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Studio: international art — 21.1901

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SHtdio- Talk

A very strong and decisive sketch, a portrait of
Sidney Whitman, Esq., painted by Professor
Lenbach, was one of the most remarkable accom-
plishments in the Exhibition of the Society of
Portrait Painters; and there were, besides, pictures
of special importance by Mr. G. F, Watts, Mr.
Orchardson, and Ford Madox-Brown. Of the
other contributions the best were Mr. R. Jack's
Mrs. Donald Smith, Mr. W. Llewellyn's Given,
Mr. F. M. Skipworth's Marie, the Hon. John
Collier's Toyce, Mr. J. Guthrie's The Late Alexander
Osborne, D.L., Mr. Harold Speed's Lady in Yellow,
M. Gabriel Nicolet's Miss Beaumont, Mr. Robert
Brough's Surgeon-Colonel 7. G. Gallwey, C.B., and
Miss B. Macdonald's Miss Heanly. There were,

embroidered cushion by ethel wright too, some good drawings by Mr. C. H. Shannon

and Mr. W. Strang.

a large section, and the embroideries reached a The new

high level of technique, though very little originality ~^Bjp? SB1 Roman Cath-

of design was apparent. The quality of the fabrics ~ - olic Cathedral

shown by the Windermere, Canterbury, Haslemere, _ - at Westminster,

and Irish weavers was excellent; and some of the '''(WBtttT' " ^ now raPidlY aP"

stencilled decorations of cloths and draperies were v preaching com-

more distinctive and interesting than the needle- . pletion, offers

work. In the latter, the cushion embroidered by ' some magni-

Ethel Wright was one of the best examples of j f i ficent oppor-

beautiful work bestowed on a worthy subject. But j .: <■ tunities for the

here, as in the other classes, the prolific output j :/' | j..' ' artist-decorator

emphasised the need of a higher standard of design, f . .■■„ ^ which it is to

and a more rigorous discipline of amateur workers. j Lt he hoped, in

the cause of all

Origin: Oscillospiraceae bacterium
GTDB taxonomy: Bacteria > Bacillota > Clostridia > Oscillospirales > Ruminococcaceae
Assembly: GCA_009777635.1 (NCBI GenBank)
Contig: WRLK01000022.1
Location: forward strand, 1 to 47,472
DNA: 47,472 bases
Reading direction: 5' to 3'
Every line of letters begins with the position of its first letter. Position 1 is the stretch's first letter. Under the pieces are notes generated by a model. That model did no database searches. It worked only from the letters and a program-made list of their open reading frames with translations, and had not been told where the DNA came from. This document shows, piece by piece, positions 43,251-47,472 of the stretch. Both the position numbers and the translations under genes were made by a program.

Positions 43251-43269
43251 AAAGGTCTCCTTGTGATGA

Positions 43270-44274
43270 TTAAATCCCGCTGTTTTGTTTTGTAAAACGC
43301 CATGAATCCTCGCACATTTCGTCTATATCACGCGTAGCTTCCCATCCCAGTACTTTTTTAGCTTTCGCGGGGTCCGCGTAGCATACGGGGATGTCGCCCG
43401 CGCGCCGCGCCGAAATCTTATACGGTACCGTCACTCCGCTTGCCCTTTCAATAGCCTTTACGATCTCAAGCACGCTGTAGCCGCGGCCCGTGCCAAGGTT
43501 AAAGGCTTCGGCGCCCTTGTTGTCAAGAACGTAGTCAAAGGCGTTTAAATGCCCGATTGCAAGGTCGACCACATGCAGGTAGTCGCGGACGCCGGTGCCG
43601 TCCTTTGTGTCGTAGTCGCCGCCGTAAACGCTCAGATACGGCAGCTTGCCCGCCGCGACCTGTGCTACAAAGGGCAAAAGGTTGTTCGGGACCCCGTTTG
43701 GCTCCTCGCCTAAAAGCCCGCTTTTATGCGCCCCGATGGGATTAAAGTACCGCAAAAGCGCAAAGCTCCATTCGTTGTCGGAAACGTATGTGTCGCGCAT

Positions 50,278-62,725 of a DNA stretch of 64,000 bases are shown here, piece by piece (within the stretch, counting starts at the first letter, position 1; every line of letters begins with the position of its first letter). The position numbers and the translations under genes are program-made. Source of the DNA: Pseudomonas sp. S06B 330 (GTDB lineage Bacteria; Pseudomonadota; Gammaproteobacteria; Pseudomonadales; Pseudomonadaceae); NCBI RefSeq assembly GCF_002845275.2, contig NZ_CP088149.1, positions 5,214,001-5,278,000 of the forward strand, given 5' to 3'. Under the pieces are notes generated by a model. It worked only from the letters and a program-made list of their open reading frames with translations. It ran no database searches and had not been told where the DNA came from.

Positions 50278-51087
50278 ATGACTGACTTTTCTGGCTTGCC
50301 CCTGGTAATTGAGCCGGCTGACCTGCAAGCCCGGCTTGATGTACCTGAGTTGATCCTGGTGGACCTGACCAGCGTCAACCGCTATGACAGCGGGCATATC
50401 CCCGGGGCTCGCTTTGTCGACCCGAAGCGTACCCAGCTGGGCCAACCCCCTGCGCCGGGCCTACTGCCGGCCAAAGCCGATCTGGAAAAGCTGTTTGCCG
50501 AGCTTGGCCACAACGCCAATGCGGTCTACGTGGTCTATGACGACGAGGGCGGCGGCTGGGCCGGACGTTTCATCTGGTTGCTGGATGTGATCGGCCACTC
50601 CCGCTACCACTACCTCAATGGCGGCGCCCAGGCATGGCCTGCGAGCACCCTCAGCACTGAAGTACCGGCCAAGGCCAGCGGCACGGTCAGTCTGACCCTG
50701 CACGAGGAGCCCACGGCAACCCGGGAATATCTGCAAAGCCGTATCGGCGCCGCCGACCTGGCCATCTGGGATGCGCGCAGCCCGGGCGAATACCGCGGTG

L

STUDIO-TALK. ^ t [JM that is good in

(From our own Correspondents.) jihS* f' !%58i art, may be

ON DON.—The chief pictures in the ~......» ""■ n,'^''!^ A^^KMKT' taken full ad-
Winter Exhibition of the new English Art ,' . .:.. - vantage of by
Club were Mr. P. W. Steer's Nidderdale tbSBBB those who are
and The Home Meadow: Mr. W. W. pastel "st. genevieve" by responsible.

^ in Tir j j T j z n j A/r gilbert foster. gesso frame r., ;j fi,-

Russell's Wooded Lane and Duck Pond; Mr. By MRS^ gilbert fqster lo avoid the

George Thomson's Penmaen Cliffs; Mr. J. L. banalities of

Henry's Kent Cornfields and The Mill Pond; the ordinary

Professor Brown's Grimbald Crag, Knaresboro, trade-decorator, British or foreign, is of the

and The Avenue ; and The Escaped Bird, by Mr. highest importance, if the building is to become

H. Tonks. All these are memorable as land- a worthy expression of what is truest and best

scapes of admirable quality, and completely in in decorative art. We hear with pleasure that

accordance with the best traditions of the Club. Mr. Frank Brangwyn has been asked to prepare

Of the figure-paintings, the most notable were The a design for one of the principal mosaics, and

Toilet, by Mr. W. W. Russell, and two equestrian we heartily congratulate the architect on his

portraits by Mr. Charles Furse. Some delightful choice of so entirely capable an artist. If the

flower studies by Mr. F. E. James, the pastels by remainder of the work is intrusted to men of

Mr. H. B. Brabazon and Mr. Arthur Tomson, and equal artistic ability, the result is certain to give

the water-colour landscapes by Mr. A. W. Rich, to the building an artistic value surpassing that of

added considerably to the interest of the Exhibition, any modern structure in London.

259
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